While Quinn Emanuel didn't work on those cases directly, the firm argued in its request for fees in July 2020 that the Supreme Court "adopted the exact legal theory Quinn Emanuel set forth in the initial Health Republic complaint and which it advocated at every step."  But in August 2020, objectors like Kaiser Foundation Health Plan Inc., UnitedHealthcare Insurance Co. and others argued that class counsel was entitled to just $8.8 million after a lodestar cross-check.

They said that Quinn Emanuel had little to do with the litigation that ended up at the Supreme Court, and argued that the firm was trying to walk away with an award that would work out to an hourly rate of $18,000 per attorney.  Class members signed on to the suit with a guarantee that the proposed 5% fee award would be subject to a lodestar cross-check, the motion said, which the firm had eschewed.

Quinn Emanuel shot back in September 2020 that the $8.8 million award proposed would discourage attorneys in the future from taking on similarly ambitious cases.  The percentage model, which the insurers agreed to when choosing to join the class instead of pursuing individual claims, is favored by the courts for exactly this reason, the firm said.  According to the firm, despite the dozens of companies signing on to the fee objection, most of them Kaiser or United entities, almost 90% of the class members have not objected.

Judge Davis sided with the firm.  "These are not cases in which class counsel merely rode the coattails of other innovative litigators," she said.  The 5% fee is well below market value, and the objectors propose what would amount to a .22% fee, she said.  Further, the firm allocated 10,000 billable hours and might not have been paid for any of it had the outcome gone differently, the judge said.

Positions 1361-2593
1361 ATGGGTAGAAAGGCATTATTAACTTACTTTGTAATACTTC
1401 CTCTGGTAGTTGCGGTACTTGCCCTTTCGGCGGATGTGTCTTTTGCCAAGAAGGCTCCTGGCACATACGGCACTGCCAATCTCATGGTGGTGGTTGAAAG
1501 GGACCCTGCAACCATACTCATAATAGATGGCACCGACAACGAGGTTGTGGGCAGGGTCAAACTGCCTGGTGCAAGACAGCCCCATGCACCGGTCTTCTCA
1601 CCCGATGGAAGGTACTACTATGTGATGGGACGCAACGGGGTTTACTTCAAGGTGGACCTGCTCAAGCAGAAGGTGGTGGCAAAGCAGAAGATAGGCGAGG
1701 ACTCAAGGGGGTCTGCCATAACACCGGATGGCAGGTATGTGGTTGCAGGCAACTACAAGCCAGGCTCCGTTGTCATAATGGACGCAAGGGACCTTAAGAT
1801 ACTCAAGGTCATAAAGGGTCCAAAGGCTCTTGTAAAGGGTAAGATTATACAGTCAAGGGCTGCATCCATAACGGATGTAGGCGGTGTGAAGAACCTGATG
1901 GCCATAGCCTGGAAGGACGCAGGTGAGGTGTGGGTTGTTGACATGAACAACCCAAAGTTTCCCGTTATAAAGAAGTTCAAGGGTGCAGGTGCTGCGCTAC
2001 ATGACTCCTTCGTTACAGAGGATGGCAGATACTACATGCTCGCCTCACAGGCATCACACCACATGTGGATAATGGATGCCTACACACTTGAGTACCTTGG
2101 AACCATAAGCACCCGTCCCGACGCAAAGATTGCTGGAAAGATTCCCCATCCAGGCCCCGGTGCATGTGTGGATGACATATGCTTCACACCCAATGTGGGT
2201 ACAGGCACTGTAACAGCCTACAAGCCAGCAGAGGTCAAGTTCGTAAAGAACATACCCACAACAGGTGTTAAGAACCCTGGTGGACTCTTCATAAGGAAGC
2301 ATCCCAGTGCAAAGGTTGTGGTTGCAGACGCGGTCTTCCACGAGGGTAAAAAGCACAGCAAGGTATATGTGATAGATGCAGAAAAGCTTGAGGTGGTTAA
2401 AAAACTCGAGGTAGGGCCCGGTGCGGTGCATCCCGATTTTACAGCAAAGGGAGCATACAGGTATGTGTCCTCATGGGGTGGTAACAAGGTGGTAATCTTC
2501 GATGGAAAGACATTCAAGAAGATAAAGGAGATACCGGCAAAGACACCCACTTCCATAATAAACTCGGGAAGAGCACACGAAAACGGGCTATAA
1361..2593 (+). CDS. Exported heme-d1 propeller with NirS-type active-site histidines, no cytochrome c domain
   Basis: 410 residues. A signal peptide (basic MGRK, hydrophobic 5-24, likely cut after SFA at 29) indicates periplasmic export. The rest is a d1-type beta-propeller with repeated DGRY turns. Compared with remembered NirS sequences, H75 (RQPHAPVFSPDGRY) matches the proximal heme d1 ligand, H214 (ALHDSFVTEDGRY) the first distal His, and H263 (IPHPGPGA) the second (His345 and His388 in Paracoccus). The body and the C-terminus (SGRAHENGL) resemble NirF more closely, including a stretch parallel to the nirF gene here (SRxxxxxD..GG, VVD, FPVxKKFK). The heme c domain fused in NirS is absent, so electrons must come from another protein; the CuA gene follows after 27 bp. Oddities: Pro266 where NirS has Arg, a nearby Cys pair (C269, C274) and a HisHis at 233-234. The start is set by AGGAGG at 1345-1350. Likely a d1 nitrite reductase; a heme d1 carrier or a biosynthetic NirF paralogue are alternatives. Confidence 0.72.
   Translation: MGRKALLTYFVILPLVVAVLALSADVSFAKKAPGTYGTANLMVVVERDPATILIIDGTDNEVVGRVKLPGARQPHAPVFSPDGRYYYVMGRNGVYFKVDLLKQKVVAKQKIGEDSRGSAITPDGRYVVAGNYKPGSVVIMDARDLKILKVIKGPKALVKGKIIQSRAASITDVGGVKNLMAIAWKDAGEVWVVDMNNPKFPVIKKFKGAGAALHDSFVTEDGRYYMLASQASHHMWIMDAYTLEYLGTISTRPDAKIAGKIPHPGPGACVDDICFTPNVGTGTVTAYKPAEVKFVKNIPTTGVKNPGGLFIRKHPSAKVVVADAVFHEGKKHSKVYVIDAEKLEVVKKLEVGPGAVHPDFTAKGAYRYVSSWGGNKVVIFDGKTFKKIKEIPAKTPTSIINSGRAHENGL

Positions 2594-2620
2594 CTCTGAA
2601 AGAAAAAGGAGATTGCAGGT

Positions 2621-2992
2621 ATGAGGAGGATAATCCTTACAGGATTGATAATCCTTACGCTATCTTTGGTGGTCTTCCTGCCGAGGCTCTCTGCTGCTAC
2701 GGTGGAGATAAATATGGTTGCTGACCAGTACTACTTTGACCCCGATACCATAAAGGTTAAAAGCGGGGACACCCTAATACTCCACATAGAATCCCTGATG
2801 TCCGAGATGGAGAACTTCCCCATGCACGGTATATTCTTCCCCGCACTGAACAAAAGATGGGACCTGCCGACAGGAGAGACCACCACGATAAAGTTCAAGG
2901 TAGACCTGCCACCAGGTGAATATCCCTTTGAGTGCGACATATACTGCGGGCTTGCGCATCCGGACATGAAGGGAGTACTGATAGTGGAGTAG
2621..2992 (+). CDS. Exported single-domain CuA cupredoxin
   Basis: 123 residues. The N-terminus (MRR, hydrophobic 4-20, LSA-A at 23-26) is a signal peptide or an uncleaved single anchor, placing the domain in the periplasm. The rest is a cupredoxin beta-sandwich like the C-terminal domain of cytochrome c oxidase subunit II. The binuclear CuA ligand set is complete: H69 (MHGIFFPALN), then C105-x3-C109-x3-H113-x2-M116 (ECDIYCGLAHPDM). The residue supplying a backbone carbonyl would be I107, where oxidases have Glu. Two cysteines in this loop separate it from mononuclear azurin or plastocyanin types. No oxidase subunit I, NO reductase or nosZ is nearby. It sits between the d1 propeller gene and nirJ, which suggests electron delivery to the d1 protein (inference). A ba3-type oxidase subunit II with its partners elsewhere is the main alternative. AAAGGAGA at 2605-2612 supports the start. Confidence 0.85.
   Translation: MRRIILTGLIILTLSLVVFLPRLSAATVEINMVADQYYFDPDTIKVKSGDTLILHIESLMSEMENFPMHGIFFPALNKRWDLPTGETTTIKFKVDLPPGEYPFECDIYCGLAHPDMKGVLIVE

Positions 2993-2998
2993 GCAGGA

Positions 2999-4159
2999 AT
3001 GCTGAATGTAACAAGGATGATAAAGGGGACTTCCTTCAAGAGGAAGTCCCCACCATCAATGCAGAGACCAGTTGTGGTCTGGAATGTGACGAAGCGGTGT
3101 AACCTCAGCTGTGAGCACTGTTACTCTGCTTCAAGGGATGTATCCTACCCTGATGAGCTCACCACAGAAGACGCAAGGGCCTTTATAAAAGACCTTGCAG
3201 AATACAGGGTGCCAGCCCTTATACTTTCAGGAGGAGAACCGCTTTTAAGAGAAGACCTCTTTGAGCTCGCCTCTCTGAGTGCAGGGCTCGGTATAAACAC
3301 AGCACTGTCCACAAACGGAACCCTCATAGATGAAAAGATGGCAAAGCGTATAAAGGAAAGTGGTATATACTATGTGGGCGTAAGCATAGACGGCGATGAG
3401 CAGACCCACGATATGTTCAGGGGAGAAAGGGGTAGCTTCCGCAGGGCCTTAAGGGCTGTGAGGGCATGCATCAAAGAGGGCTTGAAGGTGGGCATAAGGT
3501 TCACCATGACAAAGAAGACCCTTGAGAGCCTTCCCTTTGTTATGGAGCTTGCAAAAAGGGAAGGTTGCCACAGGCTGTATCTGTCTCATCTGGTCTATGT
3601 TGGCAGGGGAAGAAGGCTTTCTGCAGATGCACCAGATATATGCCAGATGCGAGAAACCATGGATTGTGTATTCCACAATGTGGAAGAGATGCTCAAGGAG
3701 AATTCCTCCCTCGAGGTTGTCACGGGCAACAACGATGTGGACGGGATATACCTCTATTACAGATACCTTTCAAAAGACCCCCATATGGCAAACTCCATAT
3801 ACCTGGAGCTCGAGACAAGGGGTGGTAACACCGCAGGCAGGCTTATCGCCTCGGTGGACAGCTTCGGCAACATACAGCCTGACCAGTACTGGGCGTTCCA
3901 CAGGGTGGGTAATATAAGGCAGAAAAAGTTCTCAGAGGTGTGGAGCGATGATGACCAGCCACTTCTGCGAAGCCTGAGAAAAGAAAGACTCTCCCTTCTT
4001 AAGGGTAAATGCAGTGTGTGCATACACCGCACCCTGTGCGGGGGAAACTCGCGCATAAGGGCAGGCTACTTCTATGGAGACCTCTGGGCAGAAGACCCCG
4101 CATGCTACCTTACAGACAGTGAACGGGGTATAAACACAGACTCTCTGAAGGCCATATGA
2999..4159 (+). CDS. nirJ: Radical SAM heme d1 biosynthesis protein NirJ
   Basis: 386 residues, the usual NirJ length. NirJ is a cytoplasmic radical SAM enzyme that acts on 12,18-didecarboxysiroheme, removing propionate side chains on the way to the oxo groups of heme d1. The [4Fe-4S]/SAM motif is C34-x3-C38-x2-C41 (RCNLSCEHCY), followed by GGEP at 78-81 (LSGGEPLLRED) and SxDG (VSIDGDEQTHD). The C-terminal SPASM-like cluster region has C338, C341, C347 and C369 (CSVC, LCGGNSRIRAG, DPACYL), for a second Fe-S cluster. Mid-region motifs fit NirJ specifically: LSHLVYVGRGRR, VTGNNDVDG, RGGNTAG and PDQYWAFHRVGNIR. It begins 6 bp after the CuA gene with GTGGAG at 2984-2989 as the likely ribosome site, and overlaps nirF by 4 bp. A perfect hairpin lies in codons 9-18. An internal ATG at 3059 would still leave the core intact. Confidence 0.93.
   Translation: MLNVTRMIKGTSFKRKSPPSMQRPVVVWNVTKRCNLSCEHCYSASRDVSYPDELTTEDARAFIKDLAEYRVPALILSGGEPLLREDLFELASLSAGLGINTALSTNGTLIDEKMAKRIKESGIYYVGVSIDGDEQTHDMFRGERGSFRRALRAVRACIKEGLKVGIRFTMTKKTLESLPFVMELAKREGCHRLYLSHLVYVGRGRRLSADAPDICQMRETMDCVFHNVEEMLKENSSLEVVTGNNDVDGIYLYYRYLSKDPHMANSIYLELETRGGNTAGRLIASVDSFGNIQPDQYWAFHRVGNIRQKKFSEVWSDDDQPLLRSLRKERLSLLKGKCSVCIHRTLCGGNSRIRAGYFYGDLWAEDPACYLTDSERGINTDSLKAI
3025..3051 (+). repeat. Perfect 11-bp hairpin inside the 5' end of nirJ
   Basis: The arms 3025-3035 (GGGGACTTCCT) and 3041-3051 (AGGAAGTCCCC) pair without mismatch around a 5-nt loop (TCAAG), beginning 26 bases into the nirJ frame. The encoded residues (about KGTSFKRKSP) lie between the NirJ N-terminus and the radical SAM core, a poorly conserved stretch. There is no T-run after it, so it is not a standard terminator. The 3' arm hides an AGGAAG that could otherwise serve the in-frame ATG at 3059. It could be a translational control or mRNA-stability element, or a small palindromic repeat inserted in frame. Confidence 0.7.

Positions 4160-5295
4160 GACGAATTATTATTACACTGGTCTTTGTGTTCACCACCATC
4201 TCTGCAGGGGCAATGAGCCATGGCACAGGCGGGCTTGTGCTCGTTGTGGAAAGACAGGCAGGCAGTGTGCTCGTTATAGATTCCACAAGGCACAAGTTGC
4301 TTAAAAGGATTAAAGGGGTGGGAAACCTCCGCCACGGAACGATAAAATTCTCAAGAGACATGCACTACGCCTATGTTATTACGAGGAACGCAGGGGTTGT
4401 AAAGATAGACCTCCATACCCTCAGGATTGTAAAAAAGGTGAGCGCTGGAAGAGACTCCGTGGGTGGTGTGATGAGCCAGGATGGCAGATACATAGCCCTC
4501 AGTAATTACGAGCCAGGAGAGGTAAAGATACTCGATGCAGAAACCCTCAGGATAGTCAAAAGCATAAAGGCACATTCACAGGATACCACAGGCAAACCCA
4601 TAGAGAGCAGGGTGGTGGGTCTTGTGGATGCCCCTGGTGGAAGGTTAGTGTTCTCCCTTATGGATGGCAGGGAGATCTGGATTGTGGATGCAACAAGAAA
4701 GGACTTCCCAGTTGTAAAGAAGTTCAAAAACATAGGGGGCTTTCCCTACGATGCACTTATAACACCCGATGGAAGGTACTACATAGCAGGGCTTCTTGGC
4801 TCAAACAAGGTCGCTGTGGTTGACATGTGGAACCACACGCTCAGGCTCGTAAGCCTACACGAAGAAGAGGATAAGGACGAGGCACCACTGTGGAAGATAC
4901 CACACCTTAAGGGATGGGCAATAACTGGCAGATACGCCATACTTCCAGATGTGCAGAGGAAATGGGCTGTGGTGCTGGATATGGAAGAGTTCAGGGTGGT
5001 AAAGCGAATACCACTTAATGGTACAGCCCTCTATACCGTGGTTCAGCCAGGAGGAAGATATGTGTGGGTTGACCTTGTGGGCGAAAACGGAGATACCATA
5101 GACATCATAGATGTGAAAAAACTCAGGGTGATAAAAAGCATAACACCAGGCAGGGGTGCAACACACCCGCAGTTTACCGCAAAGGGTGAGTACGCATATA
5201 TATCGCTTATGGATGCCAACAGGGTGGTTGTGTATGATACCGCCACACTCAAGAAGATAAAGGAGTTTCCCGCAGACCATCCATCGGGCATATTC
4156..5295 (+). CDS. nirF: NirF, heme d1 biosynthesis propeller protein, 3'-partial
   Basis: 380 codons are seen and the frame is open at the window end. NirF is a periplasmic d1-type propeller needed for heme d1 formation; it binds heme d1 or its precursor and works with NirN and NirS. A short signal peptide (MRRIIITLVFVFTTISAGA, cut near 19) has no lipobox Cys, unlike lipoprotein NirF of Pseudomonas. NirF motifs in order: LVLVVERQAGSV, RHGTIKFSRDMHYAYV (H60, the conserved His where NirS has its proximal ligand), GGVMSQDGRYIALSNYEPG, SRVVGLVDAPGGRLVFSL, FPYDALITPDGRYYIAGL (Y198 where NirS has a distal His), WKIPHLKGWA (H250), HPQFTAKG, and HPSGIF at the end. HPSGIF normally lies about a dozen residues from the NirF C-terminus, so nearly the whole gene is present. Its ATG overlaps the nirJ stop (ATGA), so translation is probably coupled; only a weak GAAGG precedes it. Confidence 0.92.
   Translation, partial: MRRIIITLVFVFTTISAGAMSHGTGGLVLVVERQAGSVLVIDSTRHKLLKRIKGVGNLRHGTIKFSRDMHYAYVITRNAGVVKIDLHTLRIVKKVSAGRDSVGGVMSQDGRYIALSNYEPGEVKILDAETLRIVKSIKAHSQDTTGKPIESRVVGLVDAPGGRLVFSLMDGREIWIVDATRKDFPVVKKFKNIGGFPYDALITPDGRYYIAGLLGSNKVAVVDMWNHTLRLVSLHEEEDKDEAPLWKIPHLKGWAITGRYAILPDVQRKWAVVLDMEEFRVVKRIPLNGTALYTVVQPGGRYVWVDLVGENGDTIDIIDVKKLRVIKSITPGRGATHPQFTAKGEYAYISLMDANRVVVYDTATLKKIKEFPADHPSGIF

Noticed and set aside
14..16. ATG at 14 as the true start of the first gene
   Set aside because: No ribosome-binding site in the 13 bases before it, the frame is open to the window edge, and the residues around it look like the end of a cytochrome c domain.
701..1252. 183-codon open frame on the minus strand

Article: Absent Explicit Statutory Language? The American Rule Still Applies

September 6, 2021

A recent article by Jiaxiao Zhang, “Absent Explicit Statutory Language? The American Rule Still Applies,” reports on attorney fee entitlement in patent litigation.  This article was posted with permission.  The article reads:

The U.S. Court of Appeals for the Federal Circuit vacated a district court’s award of attorney’s fees under the prevailing party rule but affirmed the district court’s denial of the U.S. Patent & Trademark Office’s (PTO) request for expert witness fees under 35 U.S.C. § 145. Hyatt v. Hirshfeld, Case Nos. 20-2321;–2325 (Fed. Cir. Aug. 18, 2021) (Hughes, J.).  The case involved prolific inventor Gilbert Hyatt and the latest chapter in his battles with the PTO.

Mr. Hyatt is known for his prolific patent and litigation filings (including hundreds of extraordinarily lengthy and complex patent applications in 1995 alone) and for often “’adopt[ing] an approach to prosecution that all but guaranteed indefinite prosecution delay’ in an effort to submarine his patent applications and receive lengthy patent terms.”  After the PTO denied some of his patent applications, Mr. Hyatt elected to pursue a district court appeal under 35 U.S.C. § 145 to challenge the PTO’s decisions.  The district court ordered the PTO to issue some of the patents and awarded Mr. Hyatt attorney’s fees as the prevailing party.  The PTO spent millions of dollars examining Mr. Hyatt’s applications and sought, under §145, reimbursement of its expert witness fees from the case.  The district court denied the PTO’s request for expert witness fees, holding that its shifting of “[a]ll the expenses of the proceedings” to the applicant does not overcome the American Rule presumption against shifting expert fees. The PTO appealed.

The PTO challenged both the award of attorney’s fees and the denial of expert fees.  In an earlier appeal by the PTO, the Federal Circuit held that the PTO correctly asserted prosecution laches as a defense against Mr. Hyatt, which “render[s] a patent unenforceable when it has issued only after an unreasonable and unexplained delay in prosecution that constitutes an egregious misuse of the statutory patent system under a totality of the circumstances.”  Accordingly, the Court vacated the district court’s decision ordering the issuance of patents, and in this appeal, the Court vacated the district court’s holding that Mr. Hyatt is entitled to attorney’s fees—since he is no longer the prevailing party—and remanded for further proceedings.